Can we get rid of all the statements like this on the wiki?

Its rate of growth is comparable to \(f_{\psi_0(\varepsilon_{\Omega_\omega + 1})}(x)\).
This notation has strength at \(\theta(\Omega^\omega)\).

My question is what on Earth do they mean? They are fractally wrong and represent pretty much every mathematical sin ever. What does "comparable" mean when comparing functions? What is the fundamental sequence system used for FGH? Where do these statements come from and who proved them?

Fundamental sequence systems don't drastically change the growth rates of functions, so why bother?

Yes they do! Joel David Hamkins showed that with a few minor changes to the Wainer hierarchy, bumping down only the beginnings of a few fundamental sequences, it's possible to make \(f_{\varepsilon_0}(n) = f_\omega(n)\).

But that's just an artificial case!

Maybe. But it shows that FGH is pretty damn delicate. If you omit any part of the definition, you might find yourself on the wrong side of a phase transition. So define your FS systems!

But Chris Bird used these kinds of statements!

Chris Bird is wrong.

Here's a definition of comparable, and I'm using this fundamental sequence system. Are you happy now?

No, because you need to prove it.

But that's hard!

So don't prove it, and don't spout unproven claims.

Okay, smartass, what can we use instead?

This is what I want to get at. Instead of using these statements, I suggest the following:

  • "Buchholz showed that his function eventually dominates every function provably total recursive in Pi11 - CA0 + BI."
  • "Rado showed that the Rado sigma function eventually dominates every computable function."
  • "The xi function eventually dominates every function computable in SKIO calculus."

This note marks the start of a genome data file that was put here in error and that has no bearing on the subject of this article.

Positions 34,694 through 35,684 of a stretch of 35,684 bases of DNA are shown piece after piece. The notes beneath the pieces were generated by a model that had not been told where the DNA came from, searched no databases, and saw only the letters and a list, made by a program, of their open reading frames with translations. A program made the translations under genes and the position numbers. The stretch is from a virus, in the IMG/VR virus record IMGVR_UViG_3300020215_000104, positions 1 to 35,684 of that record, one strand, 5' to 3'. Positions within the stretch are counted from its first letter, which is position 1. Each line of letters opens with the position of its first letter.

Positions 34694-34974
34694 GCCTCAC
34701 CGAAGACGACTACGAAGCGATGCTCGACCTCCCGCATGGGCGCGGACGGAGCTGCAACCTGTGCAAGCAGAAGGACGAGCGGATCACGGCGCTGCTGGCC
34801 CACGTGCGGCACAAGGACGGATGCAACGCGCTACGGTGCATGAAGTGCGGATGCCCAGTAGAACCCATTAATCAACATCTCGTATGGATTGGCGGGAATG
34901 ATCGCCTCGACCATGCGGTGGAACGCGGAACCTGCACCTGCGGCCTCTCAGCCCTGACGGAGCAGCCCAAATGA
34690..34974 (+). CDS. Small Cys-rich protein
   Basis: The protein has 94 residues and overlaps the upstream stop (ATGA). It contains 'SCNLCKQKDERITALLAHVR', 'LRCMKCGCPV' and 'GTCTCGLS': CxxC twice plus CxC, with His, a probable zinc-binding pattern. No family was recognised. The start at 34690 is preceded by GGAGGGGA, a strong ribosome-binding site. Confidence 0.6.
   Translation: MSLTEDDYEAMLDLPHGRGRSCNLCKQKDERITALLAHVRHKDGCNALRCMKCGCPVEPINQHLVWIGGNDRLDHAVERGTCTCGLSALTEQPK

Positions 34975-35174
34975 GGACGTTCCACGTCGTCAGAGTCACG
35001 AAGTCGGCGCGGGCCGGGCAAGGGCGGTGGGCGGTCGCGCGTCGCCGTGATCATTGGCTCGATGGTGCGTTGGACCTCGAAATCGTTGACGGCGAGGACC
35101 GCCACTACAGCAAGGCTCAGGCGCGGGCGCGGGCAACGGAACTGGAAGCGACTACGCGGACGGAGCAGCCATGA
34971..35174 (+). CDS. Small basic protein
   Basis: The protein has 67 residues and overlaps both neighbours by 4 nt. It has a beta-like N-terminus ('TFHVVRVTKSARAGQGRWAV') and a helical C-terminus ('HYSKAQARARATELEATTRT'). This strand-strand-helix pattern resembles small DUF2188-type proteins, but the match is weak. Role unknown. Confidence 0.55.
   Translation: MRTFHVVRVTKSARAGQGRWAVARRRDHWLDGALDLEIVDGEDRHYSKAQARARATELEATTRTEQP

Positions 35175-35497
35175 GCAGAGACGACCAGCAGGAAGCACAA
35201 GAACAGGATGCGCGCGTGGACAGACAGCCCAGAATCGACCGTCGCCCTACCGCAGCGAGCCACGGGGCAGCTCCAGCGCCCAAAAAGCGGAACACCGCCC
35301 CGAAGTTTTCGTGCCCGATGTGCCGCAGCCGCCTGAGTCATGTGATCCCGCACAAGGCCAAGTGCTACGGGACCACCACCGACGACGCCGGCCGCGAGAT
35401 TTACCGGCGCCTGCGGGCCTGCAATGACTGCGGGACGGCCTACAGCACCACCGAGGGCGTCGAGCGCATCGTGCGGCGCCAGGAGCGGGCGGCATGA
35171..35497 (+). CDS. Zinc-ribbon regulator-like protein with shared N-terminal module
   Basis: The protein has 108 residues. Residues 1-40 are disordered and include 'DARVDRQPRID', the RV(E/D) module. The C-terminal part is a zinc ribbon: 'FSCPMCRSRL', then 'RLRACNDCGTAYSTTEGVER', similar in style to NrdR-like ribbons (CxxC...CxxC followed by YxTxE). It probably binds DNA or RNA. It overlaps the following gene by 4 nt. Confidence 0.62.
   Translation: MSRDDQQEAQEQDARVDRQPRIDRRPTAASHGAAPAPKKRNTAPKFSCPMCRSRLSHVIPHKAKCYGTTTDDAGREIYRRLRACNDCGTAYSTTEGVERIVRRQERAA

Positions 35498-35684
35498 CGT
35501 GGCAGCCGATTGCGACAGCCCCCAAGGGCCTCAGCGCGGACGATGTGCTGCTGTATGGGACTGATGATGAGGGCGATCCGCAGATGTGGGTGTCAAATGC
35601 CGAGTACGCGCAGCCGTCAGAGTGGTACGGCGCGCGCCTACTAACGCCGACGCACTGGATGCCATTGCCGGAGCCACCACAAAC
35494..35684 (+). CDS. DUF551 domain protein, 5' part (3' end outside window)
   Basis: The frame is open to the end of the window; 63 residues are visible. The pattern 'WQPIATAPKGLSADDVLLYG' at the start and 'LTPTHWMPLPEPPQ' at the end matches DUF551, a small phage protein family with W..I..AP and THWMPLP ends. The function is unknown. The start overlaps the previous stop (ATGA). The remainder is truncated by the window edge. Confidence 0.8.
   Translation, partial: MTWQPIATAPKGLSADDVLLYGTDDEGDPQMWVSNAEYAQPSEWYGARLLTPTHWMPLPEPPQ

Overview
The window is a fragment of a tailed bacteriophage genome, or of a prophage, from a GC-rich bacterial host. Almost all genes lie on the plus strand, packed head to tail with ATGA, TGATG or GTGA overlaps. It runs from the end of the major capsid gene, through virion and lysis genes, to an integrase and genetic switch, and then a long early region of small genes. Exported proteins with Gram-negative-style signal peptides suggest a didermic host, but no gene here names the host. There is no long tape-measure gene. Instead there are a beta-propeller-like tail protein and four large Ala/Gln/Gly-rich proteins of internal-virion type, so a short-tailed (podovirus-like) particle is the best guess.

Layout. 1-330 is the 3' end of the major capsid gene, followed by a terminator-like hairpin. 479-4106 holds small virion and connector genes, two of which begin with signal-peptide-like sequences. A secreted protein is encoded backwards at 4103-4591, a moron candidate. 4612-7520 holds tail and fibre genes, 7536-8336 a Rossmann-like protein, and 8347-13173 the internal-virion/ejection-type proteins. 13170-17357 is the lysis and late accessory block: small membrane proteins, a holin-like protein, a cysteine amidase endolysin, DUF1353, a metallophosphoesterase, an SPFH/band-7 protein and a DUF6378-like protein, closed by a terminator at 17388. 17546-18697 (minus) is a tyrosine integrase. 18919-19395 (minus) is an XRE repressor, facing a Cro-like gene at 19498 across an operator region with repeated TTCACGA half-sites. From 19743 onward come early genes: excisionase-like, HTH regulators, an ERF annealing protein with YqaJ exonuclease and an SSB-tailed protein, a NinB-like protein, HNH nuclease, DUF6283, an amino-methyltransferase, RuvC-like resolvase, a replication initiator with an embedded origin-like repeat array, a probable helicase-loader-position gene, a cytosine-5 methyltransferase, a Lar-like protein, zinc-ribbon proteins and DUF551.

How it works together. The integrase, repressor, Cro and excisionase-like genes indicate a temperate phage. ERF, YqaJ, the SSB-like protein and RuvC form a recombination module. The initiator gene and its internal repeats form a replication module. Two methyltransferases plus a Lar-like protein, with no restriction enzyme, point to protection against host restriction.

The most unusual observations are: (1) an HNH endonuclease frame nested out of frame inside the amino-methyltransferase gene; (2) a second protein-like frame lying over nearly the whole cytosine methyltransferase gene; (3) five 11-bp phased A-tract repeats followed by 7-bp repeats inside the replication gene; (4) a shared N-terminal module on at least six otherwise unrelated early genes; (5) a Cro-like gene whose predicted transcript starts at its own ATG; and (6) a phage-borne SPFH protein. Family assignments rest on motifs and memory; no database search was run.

• "The function \(f(n) = n \uparrow^n n\) eventually dominates every primitive recursive function."

These are actual, verifiable statements, and statements like these have been proven for a number of functions, including a large portion of Friedman's work.

But compared FGH, these statements give us a very sparse sense of scale!

I'd rather have a sparse sense of scale than a scale that doesn't work at all.

They're also REALLY hard to prove!

Sure, but it's not like the comparability ones are any easier.

Nobody understands what these theories are!

You should if you're discussing set theory.

Aren't there some functions that don't have such proofs?

Yes, array notation and ExE are examples. I would rather have no claims of growth rate than unproven and ill-defined claims of growth rate.

Can we still use FGH to bound things?

Yes, if the statements are well-formed and proven.

Who cares about a little informality?

I do, because these statements are spreading throughout the wiki. Numerous people are swearing by them and believing them to be some sort of backbone to googology as a field, when there is literally zero formal basis for them. They can't be verified or refuted because they are meaningless.

I like having encyclopedic content that's actually true. What about you?

Eh, Googology Wiki is just for fun, who cares about professional standards? You're just being pedantic.

That's no excuse for having statements littered throughout wiki that are wrong in every way possible.

I've talked about this issue a lot. It's tempting to just go ahead and purge all these statements from the wiki, but that would be pretty brash and an abuse of privileges. I'd like for us to reach a consensus on this once and for all. Please discuss.